Tracing assets for divorce is no easy task – You would hope that no one enters into a marriage expecting to one day get divorced. So if the idea is to be together forever, it is easy to see how each spouse’s “stuff” can become comingled.
But if the marriage does not work out, going back in time to unravel this tangled web of property – joint bank accounts, vehicles, personal property – can be a huge task. You are going to need help establishing the character – is it truly community or separate property? – and one good way to do this is with Tracing.
We’ve discussed this briefly before, but only in relation to inception of title. Under this rule, property is characterized as community or separate based on the time and manner in which a person first acquires it. If the property – such as a vehicle – was acquired before the marriage, it belongs to one spouse. If it was purchased during marriage, the presumption is that the property is considered community property.
Tracing reinforces inception of title by clearly and convincingly tracing the original property through all of its mutations (commingling) during the course of a marriage.
Confused? Let’s use the example of a vehicle.
If a spouse buys a car with cash during the marriage but wants to prove the vehicle should be considered separate property, that spouse must prove the cash used to buy it was not community-property. Now that can be simple or complex given the circumstances. But it can be done.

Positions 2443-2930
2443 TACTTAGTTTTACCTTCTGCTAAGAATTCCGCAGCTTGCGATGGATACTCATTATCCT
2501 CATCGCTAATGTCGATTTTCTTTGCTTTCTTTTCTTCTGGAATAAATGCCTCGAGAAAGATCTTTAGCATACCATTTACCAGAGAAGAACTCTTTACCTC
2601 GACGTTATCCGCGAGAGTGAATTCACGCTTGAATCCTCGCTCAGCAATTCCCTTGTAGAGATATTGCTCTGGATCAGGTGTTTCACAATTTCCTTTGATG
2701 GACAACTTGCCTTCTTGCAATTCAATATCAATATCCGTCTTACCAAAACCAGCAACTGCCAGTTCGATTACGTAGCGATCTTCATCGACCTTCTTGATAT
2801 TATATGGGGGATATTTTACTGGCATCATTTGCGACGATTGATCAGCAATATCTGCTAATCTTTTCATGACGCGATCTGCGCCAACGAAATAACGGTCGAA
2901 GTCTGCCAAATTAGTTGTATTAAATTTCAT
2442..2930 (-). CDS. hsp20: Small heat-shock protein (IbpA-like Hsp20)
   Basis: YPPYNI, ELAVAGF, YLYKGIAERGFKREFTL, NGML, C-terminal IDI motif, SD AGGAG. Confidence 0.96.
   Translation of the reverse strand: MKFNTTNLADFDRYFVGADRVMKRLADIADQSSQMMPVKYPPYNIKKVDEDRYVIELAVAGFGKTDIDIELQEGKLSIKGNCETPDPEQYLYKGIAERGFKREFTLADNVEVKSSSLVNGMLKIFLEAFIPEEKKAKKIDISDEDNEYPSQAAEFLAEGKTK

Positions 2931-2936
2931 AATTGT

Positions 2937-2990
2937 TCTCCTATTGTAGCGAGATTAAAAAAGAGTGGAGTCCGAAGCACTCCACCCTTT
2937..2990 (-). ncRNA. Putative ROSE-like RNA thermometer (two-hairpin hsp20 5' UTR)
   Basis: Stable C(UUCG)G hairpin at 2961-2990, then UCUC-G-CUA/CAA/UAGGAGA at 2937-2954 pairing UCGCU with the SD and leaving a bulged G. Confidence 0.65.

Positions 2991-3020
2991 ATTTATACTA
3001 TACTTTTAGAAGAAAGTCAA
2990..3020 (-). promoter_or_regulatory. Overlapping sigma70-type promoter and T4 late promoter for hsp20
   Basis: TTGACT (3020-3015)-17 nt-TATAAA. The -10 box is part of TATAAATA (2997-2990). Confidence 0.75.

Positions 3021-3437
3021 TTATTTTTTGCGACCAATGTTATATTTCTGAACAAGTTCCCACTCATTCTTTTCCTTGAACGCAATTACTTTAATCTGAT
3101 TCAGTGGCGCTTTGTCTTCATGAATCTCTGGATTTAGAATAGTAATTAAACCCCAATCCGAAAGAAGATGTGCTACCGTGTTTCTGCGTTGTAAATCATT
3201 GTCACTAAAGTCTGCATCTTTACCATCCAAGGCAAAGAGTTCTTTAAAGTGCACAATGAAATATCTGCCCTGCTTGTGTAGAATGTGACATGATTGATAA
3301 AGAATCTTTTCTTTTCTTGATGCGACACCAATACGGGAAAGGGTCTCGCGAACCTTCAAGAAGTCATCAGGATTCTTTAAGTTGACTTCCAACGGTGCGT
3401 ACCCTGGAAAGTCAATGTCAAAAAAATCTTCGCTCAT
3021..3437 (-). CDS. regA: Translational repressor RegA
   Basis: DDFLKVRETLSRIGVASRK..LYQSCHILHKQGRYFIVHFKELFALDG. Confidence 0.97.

There are several methods used to trace cash, and I have detailed them in the simplest form below.
Clearinghouse Method – This method is used when separate funds are temporarily deposited in a joint bank account and are then withdrawn. A specific separate-property amount is shown as having been deposited and withdrawn to be used for other property.
Identical-sum-inference Method – Similar to clearinghouse involving a single deposit and then a single withdrawal of an identical or nearly identical amount. Because the deposited amount and the withdrawn amount are virtually identical, it is possible to infer that the money withdrawn is of the same character as the money that was deposited.
Minimum-sum-balance Method – This is when the value of a separate-property deposit can be identified and there have been only a few identifiable withdrawals or deposits. So long as the balance of the account never dips below the value of the separate-property deposit, separate property will remain in account.
Community-out-first Method – When community funds and separate funds have been comingled in one account for a long period of time, there is a presumption that the community funds are withdrawn first and that separate funds are only utilized when all community funds are gone.
Pro rata method – This is perfect for when a spouse can prove the character of the account’s original balance, but not the character of the ensuing transactions. Under this method, transactions are apportioned between the separate and community estates based on the ratio of separate property to community property in the original balance.
If a spouse cannot clearly trace separate property through all of its mutations (commingling), then there is no choice but to consider it community property.
If you would like us to discuss a particular family law topic in these blogs, please contact our Nelson Law Group, PC office to let us know. We will be glad to help you.